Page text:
Your novel  has a lot going for it: a wonderfully rendered rich tapestry of a setting most readers will find fascinating, a dysfunctional but loving family with conflicting aspirations at the center of which is a young man who keeps sacrificing his happiness to fulfill what he sees as his family responsibilities.

You have a marvelous eye for detail and sense of place. These gifts enable you to recreate India so vividly that your readers will live there for the length of the novel, immersed in the scene except for a brief side trip to Russia. You also recreate Indian culture beautifully, its standards, mores, limitations.

We come to know the family well enough that we feel we’re a part of it, following its members over a period of nearly twenty years. There’s a sense of authenticity in your depiction of family life that makes its members and what happens in their daily life real to the reader.

But for all these virtues, there are ways you’ve handled your story and the characters who enact it that make it hard for readers to be as involved as you want them to be. Or, to put it another way, you tell the story in a way that at times makes it too easy for the reader to drop out of the novel.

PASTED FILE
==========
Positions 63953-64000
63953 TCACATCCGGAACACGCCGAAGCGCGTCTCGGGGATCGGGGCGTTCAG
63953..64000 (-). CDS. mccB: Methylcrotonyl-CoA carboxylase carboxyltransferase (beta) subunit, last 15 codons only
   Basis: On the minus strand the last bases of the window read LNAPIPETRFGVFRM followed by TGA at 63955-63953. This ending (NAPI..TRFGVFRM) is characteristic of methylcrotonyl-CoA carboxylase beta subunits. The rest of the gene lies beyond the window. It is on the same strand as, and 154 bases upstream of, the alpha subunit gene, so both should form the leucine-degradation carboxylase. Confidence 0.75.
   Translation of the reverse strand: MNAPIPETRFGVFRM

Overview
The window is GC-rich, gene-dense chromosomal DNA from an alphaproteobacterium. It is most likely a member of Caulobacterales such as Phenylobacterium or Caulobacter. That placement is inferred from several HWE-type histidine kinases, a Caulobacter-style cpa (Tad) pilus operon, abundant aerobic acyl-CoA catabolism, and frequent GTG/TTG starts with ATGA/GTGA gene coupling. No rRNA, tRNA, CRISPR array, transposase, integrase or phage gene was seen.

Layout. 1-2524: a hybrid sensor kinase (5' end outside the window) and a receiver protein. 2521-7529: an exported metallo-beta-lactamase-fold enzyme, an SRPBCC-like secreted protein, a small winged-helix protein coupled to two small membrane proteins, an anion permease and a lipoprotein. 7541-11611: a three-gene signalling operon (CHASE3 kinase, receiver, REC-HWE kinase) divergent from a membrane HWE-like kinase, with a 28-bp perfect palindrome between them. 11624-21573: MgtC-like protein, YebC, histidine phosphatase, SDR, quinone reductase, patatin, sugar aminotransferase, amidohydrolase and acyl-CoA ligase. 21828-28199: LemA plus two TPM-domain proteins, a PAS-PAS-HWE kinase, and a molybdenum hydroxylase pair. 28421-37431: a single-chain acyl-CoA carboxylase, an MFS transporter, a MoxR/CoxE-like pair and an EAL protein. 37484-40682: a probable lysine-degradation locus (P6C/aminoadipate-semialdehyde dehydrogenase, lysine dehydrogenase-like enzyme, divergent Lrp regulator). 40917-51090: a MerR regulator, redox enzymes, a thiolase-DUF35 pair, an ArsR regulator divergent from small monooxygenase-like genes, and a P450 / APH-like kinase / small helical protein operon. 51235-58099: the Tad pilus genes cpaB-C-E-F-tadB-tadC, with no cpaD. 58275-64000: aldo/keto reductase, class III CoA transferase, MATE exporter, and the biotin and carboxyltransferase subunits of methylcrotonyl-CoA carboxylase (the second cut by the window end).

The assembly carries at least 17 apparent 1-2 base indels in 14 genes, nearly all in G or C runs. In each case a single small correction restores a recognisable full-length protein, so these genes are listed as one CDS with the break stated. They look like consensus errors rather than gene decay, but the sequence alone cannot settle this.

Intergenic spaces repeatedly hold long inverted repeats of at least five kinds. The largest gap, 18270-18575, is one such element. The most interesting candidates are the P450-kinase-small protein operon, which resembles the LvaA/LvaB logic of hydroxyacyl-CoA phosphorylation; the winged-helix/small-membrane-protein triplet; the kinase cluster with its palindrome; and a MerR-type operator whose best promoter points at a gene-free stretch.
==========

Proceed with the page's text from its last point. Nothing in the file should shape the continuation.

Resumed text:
All stories need narrative summary—a novel consisting of nonstop scenes would lack texture, offer no setting, and be exhausting to read. But you seriously overuse summary in this manuscript.  Narrative summary fills the reader in, tells rather than shows. Scenes involve your readers, putting them in the story, making them part of events as they’re happening. Readers don’t want information, they crave experiences. They need dialogue—they need to hear your characters talk. In proportion to the length of the novel, there’s very little dialogue. And very few scenes—again, considering the length of the novel.

And it’s in scenes rather than narrative summary that conflict is made real for the reader–and conflict is something this story needs a great deal more of, because it’s what drives fiction, what keeps readers reading. When conflict does arise, you seldom give us an all-stops-out immediate scene. More often there’s a scrap of a scene, or the conflict takes place offstage. (For example, we never see Ishab beating Kash, and when they fight verbally we only hear scraps of the conversation.)